Thursday, February 2, 2017 - “Weather Ready Farms: Successfully Managing Extremes” was the 2016 theme of the exhibits for the University of Nebraska-Lincoln Institute of Agriculture and Natural Resources at Husker Harvest Days, which was held September 13-15, 2016 near Grand Island.
The associated exhibits and displays demonstrated how manure and mulch can increase resilience to drought and heavy rainfall events.
Manure is often an undervalued and underutilized resource. It has many soil health benefits. When manure is managed properly and applied at appropriate rates, the following benefits accrue:
- Better drought tolerance.
- Greater resilience to heavy rainfall events when compared to non-manured soil.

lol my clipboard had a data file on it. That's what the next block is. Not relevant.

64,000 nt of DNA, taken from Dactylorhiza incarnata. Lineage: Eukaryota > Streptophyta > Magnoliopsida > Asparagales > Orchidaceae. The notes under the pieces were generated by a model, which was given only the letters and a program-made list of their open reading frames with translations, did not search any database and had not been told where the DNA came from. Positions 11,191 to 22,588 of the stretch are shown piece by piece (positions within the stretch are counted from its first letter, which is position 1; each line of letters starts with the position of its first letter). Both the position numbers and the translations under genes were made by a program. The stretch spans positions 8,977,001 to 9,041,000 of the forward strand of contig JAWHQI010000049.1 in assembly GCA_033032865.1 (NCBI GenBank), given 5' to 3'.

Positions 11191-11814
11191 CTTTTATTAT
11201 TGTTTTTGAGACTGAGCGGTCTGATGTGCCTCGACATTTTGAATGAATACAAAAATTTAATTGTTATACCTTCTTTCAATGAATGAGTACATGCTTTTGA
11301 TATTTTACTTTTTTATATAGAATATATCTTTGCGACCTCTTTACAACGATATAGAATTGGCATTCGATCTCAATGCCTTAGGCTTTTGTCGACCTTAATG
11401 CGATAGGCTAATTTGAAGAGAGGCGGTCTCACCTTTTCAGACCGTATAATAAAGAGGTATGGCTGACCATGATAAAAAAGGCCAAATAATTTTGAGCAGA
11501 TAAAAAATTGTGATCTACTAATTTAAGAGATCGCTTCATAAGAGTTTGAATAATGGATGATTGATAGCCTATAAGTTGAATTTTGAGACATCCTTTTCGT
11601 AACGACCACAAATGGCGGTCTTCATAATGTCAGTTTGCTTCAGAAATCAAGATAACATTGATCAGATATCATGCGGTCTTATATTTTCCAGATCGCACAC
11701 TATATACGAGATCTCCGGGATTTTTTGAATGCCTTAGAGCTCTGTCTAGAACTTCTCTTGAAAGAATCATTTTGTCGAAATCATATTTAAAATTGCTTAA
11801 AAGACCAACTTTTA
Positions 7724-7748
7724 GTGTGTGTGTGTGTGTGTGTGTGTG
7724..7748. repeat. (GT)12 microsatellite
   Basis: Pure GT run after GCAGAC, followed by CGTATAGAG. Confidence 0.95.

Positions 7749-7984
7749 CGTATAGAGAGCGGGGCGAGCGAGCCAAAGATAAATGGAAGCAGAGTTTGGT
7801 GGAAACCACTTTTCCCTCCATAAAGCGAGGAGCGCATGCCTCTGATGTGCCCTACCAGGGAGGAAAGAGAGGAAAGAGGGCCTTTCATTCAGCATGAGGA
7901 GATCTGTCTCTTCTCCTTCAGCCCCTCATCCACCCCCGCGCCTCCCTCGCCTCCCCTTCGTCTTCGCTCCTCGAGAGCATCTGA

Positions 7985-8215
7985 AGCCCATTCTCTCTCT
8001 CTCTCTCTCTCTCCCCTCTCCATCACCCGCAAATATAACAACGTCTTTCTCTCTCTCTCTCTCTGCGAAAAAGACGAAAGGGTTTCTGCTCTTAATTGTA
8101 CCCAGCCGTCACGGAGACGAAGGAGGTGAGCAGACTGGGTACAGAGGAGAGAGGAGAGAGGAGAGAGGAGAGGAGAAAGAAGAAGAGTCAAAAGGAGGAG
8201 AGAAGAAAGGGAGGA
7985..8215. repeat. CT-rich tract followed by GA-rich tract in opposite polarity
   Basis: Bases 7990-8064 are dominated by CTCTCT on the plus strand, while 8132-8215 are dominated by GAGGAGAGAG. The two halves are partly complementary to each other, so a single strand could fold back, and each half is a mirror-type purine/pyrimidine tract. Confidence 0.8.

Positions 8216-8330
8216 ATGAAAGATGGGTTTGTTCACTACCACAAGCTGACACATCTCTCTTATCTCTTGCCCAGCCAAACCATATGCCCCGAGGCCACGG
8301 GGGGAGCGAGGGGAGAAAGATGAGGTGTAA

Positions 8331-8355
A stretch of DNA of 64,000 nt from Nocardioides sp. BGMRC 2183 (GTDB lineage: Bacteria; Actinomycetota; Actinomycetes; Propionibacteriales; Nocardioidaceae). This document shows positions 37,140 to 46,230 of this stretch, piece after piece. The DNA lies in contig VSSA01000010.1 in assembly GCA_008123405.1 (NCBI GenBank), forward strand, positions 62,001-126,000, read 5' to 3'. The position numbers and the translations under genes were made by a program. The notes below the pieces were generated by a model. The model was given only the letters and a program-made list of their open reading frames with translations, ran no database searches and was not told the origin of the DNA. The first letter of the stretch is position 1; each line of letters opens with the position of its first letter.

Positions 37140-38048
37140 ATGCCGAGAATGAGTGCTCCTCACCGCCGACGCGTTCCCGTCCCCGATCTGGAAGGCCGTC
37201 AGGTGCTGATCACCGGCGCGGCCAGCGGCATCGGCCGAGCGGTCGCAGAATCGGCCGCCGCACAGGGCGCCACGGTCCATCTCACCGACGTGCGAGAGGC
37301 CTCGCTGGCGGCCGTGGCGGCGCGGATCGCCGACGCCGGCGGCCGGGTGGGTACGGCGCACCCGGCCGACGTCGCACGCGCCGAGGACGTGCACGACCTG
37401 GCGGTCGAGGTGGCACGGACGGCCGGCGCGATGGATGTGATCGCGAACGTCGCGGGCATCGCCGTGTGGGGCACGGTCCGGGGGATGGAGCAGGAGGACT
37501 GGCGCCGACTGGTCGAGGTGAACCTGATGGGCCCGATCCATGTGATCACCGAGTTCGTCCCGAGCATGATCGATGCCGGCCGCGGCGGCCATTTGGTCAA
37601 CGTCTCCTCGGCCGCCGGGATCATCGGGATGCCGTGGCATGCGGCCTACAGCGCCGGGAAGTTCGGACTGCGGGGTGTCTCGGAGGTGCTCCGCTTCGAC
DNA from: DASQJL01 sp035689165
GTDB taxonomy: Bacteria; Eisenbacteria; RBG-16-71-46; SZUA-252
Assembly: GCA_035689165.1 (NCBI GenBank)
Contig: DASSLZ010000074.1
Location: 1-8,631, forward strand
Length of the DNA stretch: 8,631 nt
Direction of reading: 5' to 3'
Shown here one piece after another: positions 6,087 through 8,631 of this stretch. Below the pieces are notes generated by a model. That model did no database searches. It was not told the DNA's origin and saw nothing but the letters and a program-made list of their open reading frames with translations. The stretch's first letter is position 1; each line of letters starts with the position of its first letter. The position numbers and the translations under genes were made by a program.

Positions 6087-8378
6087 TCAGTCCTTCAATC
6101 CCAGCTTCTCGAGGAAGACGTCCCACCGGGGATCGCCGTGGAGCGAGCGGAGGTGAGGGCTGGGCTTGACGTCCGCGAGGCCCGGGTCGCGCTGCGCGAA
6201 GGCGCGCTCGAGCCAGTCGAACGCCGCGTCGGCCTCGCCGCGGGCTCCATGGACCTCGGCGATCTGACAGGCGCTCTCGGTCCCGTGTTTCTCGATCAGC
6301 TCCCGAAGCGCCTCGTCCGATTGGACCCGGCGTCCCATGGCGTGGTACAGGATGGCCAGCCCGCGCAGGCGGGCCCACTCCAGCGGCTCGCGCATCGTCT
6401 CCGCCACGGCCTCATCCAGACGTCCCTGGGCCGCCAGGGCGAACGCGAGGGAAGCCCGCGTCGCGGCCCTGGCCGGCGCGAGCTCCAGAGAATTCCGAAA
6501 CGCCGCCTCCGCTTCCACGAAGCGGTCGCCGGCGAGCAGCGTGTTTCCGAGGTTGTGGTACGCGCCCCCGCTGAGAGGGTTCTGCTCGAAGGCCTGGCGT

- Increased soil organic matter, increasing the amount of water that soil can hold for later plant use.
- Greater soil aggregate stability, allowing more water to infiltrate during heavy rainfall events and decreasing erosion caused by runoff.
- Manured soils have enhanced microbial activity, which increases nutrient cycling in the soil.
- Manure has been shown to increase soil infiltration rates by 40% and water holding capacity by 15% when compared to non-manured soil.
- Crop yields are also generally higher for manured fields.
Mulch, which is typically comprised of crop residue or wood chips, also increases resilience of soils to drought and heavy rainfall for many of the same reasons as manure. In addition, mulch decreases evaporation of water from the soil surface and suppresses weed pressure. Overall, mulch has been shown to increase water infiltration by 50% and water-holding capacity by 35% when compared to non-mulched soil.
Learn more at this link